Obviously, Paris survived the war, and knowing the outcome of these intense negotiations eliminates much of the suspense, so the film's entertainment value is in the quality of the argument, which plays out in real time as these men manoeuvre to get the upper hand in the discussion. Again, this isn't much of a contest, as Nordling always has the moral authority, but Choltitz is caught in a nasty situation, wanting to do his duty even though he knows it's the wrong thing to do. Unfolding in real time, there are constant wrinkles along the way as we wait for the argument that sways everything. So it's a little disappointing that Gely and veteran director-cowriter Volker Schlondorff rely instead on some twists in the tale to spur things forward.
Continue reading: Diplomacy Review
One of the most unsettling movies of the year, this sharply made drama shifts inexorably from blissful romance to something darkly horrific. It's so understated that it might alienate audiences who want everything carefully explained to them. But the problem is that we understand far too well why the story goes where it goes, and that makes it even more haunting.
Based on a true story, the film opens with a brief glimpse of a terrible family tragedy before flashing back to happier times. Now living in Belgium, Moroccan-born Mounir (Rahim) has a whirlwind romance with Murielle (Dequenne). After they get married, they move in with Mounir's friend Andre (Arestrup), a doctor who married Mounir's sister (Raoui) so she could get a European visa. As Mounir and Murielle have four children in quick succession, she struggles with their domestic situation, longing for a family home of their own. She even offers to move to Morocco to live near Mounir's mother (Belal). But Andre seems to have some strange hold over Mounir.
As the years pass, Murielle's quiet desperation grows inexorably, although the film's audience seem to be the only ones who notice. Dequenne's performance is a masterful depiction of submerged emotion as she struggles to quietly cope with Andre's passive-aggression and Mounir's cultural machismo. So as the tension rises, we react like her, clinging to happier moments and possibilities rather than face up to the raw facts. This wouldn't work as well as it does without the superior work from Rahim and Arestrup, who previously starred together memorably in A Prophet. They cleverly refuse to let their characters drift into any sort of stereotype.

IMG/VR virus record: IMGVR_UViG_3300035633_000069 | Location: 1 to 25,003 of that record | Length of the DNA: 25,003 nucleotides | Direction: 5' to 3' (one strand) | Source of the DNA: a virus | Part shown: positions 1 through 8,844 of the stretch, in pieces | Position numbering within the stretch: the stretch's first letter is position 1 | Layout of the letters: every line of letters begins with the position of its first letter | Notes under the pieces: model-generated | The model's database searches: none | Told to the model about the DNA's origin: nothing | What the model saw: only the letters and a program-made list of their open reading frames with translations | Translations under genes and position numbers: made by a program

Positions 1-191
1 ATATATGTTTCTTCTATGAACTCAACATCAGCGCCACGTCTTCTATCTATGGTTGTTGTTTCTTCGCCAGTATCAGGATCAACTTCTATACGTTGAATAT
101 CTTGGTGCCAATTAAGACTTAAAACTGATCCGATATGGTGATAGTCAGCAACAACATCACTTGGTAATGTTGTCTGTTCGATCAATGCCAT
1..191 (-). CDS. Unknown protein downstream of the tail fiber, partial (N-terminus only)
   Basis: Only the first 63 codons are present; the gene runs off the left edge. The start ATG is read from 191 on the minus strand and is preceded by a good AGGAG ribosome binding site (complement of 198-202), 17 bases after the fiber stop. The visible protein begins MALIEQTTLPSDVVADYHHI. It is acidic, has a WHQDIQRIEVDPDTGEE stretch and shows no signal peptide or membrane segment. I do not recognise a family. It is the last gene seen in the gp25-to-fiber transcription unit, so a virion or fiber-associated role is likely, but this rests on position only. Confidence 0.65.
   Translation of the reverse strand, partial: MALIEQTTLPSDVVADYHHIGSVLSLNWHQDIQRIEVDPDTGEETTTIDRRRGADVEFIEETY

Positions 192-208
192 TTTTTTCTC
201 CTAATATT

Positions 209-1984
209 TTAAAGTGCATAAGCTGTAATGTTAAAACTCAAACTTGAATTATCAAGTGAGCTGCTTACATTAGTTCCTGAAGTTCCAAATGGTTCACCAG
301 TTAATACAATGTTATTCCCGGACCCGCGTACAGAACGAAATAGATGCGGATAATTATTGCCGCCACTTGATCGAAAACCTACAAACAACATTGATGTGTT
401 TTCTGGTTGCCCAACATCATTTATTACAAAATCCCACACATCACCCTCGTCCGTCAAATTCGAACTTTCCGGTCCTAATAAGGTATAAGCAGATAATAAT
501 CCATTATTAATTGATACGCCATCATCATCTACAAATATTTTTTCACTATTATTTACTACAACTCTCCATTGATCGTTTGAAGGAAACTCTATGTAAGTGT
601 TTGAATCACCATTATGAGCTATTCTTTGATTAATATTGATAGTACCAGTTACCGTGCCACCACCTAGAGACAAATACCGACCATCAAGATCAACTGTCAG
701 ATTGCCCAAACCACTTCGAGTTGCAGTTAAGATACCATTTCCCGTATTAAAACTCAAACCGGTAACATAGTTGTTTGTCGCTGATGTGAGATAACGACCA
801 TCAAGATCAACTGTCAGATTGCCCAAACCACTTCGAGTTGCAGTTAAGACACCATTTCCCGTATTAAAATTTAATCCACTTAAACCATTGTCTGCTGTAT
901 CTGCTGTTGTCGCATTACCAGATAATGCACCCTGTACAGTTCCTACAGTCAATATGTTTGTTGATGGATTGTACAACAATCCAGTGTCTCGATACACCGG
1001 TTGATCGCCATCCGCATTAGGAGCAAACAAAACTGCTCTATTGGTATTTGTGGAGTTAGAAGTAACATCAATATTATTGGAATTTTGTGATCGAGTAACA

Continue reading: Our Children [A Perdre La Raison] Review
In early 1900s Devon, teenager Albert (Irvine) lives on a farm with his impulsive-drunk father Ted (Mullan) and his tough-minded mum Rose (Watson).
When Ted overpays for the wrong horse to work the fields, Albert adopts the horse, names him Joey and teaches him the ropes. But when war breaks out in Europe, Ted sells Joey to a cavalry captain (Hiddleston). At war, Joey changes hands between British and German officers, a young soldier (Kross) and a French farmer (Arestrup). Meanwhile, Albert joins the army, heading into the trenches to search for Joey.
Continue reading: War Horse Review
In the present day, New York journalist Julia Jarmond is asked to work on an article about the Vel'd'Hiv Roundup of Jews by French authorities in 1942. Julia and her French husband, Bertrand, move to an apartment in Paris, where a Jewish family, the Starzynski's, once lived, until they were rounded up.
Continue: Sarah's Key Trailer
Paul Exben has it all: a job at one of Paris' most exclusive law firms, where he's tipped for promotion, a beautiful wife and two sons and a big house which he bought with his big salary. But lately his wife has been rather cold towards him - she has been cheating on Paul with a local photographer, Greg Kremer.
Continue: The Big Picture Trailer
In rural England during the First World War, a horse named Joey befriends a young boy called Albert. One day Joey is sold to the cavalry and sent to the trenches in France, seeing firsthand the horrors of the Great War, yet touching the hearts of everyone he meets, including a French farmer, a German soldier and the British army. Although too young to enlist, 16 year old Albert joins the army and heads to France to find his friend.
Continue: War Horse Trailer